COLUMBUS For decades, Toledo officials demanded that municipal employees live in the city, with some fired for refusing. The Ohio Supreme Court said yesterday that had to stop.
In a case that pitted cities against the state, the court upheld the constitutionality of a 2006 state law prohibiting cities from requiring their employees to live within their borders.
The 5-2 decision relates directly to challenges brought by Lima and Akron, but it also affects cities such as Toledo with similar appeals in the pipeline. After the decision, Mayor Carty Finkbeiner s office announced that it would no longer enforce Toledo s residency mandate.
We are disappointed with [Wednesday s] ruling and believe it will adversely affect all Ohio cities rights of self-government, the city s administration said in prepared statement. Nevertheless, the court has spoken, and the city will abide by its ruling.
Toledo s residency requirements have been watered down over time through labor negotiations. Employees with 10 or more years of service may receive waivers.
Don Czerniak, president of the 860-member American Federation of State, County, and Municipal Employees-Local 7, applauded the decision. A heavy equipment operator for water distribution, he has a waiver but chooses to live in Toledo. I ll be very curious to see what could happen with the people who have been disciplined over this, he said. People sold their houses. There were people fired over this. This could be a dream come true for some attorneys.
The court decision does not address whether it could be applied retroactively or whether previously disciplined employ-ees may have legal recourse.
Justice Terrence O Don-nell insisted the ruling is not about cities constitutional right to home rule but rather the state s right to enact laws relating to the hours of labor, establishing a minimum wage, and providing for the comfort, health, safety, and general welfare of all employees.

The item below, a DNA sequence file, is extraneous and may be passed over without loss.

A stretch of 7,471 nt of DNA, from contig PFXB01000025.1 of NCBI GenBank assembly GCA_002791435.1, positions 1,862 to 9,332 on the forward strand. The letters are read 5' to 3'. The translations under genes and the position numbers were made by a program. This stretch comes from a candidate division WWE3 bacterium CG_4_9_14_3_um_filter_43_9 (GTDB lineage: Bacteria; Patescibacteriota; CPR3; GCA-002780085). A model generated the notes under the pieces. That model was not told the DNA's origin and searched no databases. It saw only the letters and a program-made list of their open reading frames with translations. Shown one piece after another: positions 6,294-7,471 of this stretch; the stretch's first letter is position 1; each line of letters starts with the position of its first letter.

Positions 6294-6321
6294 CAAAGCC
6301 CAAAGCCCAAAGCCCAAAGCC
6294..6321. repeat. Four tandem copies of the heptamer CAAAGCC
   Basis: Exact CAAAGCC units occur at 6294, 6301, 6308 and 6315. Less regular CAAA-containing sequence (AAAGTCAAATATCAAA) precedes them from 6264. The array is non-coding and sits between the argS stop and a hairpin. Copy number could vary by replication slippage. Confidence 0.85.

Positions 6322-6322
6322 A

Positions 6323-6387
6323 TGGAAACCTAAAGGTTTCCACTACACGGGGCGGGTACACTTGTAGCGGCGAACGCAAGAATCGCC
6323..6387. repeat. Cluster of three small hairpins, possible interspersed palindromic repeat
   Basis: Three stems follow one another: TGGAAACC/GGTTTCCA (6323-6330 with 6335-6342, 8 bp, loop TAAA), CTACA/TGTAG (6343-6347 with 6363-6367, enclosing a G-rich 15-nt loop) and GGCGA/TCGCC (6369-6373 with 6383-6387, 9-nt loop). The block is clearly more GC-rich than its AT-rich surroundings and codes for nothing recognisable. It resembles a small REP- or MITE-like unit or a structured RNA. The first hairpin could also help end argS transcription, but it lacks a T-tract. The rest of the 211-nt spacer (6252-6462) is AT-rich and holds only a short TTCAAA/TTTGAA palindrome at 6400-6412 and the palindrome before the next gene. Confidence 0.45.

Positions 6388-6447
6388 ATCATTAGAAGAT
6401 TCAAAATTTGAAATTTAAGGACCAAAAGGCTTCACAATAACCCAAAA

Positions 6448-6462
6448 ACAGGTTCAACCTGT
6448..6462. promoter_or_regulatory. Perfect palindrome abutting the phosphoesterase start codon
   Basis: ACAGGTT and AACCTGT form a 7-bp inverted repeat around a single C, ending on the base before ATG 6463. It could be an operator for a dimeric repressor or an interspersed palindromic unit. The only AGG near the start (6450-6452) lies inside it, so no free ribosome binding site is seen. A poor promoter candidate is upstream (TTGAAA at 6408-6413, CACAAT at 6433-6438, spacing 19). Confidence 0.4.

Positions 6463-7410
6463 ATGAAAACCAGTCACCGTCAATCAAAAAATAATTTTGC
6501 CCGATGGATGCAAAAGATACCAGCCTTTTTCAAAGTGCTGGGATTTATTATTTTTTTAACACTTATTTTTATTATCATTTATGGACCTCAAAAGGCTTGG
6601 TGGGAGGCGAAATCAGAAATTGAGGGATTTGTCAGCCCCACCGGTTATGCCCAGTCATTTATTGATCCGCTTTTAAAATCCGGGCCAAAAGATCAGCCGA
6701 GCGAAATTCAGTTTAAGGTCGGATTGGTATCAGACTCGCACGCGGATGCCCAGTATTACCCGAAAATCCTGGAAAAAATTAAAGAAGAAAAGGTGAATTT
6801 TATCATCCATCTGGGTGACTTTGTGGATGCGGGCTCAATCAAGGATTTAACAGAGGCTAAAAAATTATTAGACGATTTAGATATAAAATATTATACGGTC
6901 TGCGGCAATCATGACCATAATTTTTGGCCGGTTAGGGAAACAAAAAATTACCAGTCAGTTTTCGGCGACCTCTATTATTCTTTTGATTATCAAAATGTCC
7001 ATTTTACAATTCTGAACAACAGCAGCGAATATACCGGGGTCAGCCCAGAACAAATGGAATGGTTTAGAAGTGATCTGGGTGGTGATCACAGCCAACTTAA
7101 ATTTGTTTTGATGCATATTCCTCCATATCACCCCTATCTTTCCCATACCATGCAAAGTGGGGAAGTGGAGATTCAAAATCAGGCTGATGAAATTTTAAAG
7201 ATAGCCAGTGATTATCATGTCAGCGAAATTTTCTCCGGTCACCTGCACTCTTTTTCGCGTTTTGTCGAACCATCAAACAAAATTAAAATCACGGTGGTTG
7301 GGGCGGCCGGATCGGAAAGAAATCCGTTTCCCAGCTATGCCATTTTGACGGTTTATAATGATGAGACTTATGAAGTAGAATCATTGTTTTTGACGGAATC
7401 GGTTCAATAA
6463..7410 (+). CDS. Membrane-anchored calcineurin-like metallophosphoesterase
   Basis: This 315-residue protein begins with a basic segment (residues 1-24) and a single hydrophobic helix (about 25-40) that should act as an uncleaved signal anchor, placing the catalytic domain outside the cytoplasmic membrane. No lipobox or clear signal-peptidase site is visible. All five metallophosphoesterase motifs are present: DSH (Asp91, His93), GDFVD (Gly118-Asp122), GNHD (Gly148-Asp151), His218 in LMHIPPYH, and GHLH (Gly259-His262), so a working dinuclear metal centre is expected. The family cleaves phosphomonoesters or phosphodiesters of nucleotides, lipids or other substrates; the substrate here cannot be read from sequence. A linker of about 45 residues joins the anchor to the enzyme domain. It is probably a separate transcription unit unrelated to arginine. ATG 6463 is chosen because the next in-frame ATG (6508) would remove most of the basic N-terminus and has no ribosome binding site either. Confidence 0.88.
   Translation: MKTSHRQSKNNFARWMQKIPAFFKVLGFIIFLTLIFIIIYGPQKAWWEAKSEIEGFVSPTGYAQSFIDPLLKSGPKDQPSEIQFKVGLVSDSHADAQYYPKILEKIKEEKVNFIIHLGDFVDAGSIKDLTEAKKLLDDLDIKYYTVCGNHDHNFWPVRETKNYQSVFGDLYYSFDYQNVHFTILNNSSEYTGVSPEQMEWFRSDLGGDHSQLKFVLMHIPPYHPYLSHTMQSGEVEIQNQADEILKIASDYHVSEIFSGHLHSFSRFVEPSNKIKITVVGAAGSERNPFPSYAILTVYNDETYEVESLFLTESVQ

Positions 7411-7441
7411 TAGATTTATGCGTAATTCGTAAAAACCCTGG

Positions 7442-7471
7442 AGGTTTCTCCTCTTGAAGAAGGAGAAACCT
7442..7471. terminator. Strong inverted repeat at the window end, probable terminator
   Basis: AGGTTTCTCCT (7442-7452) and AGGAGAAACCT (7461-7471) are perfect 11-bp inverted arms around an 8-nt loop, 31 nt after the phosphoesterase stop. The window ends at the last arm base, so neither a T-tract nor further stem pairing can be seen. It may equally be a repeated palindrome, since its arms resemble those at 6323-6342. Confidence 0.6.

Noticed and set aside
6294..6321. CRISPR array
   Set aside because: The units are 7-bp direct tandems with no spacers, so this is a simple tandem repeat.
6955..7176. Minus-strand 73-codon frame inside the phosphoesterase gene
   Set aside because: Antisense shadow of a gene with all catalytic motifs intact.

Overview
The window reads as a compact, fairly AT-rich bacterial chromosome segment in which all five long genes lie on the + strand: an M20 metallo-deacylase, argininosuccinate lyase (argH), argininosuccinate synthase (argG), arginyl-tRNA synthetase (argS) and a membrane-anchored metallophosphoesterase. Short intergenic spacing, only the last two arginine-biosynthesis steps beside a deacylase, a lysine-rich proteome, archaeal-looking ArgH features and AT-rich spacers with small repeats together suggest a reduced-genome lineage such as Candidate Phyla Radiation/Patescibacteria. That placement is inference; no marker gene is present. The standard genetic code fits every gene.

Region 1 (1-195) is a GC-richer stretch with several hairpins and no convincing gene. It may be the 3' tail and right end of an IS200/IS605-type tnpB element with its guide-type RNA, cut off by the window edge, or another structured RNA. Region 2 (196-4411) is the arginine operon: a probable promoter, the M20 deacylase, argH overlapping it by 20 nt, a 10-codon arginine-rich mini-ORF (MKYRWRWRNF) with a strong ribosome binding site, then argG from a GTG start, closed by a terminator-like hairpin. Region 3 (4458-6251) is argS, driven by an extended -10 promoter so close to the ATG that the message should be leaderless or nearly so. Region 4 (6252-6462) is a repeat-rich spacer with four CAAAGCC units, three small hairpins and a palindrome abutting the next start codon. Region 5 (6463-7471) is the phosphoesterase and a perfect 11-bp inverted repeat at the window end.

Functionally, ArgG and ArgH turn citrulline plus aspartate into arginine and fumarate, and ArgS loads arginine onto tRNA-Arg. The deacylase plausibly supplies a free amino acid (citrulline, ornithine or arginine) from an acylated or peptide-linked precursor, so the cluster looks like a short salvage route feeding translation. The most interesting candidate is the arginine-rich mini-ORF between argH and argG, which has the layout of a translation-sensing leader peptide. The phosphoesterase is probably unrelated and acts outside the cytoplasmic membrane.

Nothing more, he wrote. It is neither an expansion of language nor an undercutting of dual sovereignty.
But Chief Justice Thomas Moyer disagreed, questioning the court s reasoning in this case and last year s ruling involving the Sandusky County city of Clyde. The ruling in the latter case struck down the city s ordinance prohibiting concealed firearms in public parks because it conflicted with a state law.
The balance struck in the Ohio Constitution between the officials of local government determining those issues that have no statewide application and the General Assembly determining issues of general public interest is now tipped dramatically against the authority of local elected officials under the new conception of home rule, the chief justice wrote.
Justice Robert Cupp, a Lima resident, joined Justices O Donnell, Paul Pfeifer, Evelyn Lundberg Stratton, and Maureen O Connor in upholding the state law.
Justice Judith Lanzinger of Toledo joined Chief Justice Moyer in siding with the cities. She wrote that the court s majority opened the door for the General Assembly in a conceivably limitless variety of situations to eviscerate municipal home rule.
There is no constitutional right to be employed by a municipality, let alone to be so employed while living elsewhere, she wrote. Municipalities clearly have a strong interest in the qualifications of their employees and the makeup of their work forces.
Although the 2006 state law invalidated existing city residency requirements, city voters could via the ballot box enact a requirement that employees live either in the county or an adjacent county. Some 125 cities and 13 villages have some form of requirement in their charters, ordinances, or collective bargaining contracts.
They have argued that having their employees, especially police and firefighters, live within their borders was critical to a quick response in emergencies.
Nick DiMarco, state president of the Fraternal Order of Police, called such rules antiquated.
Not only did they decrease the pool of quality employees within a city for hiring, but they also created numerous hardships on families trying to make an honest living in Ohio, he said.
While stressing that this decision was not decided along home-rule lines, Justice O Donnell defended the court s prior ruling for the state in the Clyde firearms case. He noted that the court applied the same test when it upheld automated red-light and speed camera programs operated by cities such as Toledo, finding they were not superseded by state traffic law.
Thus, despite claims tothe contrary, constitutional home-rule authority retains its vitality in Ohio, he wrote.
Contact Jim Provance at:firstname.lastname@example.org 614-221-0496.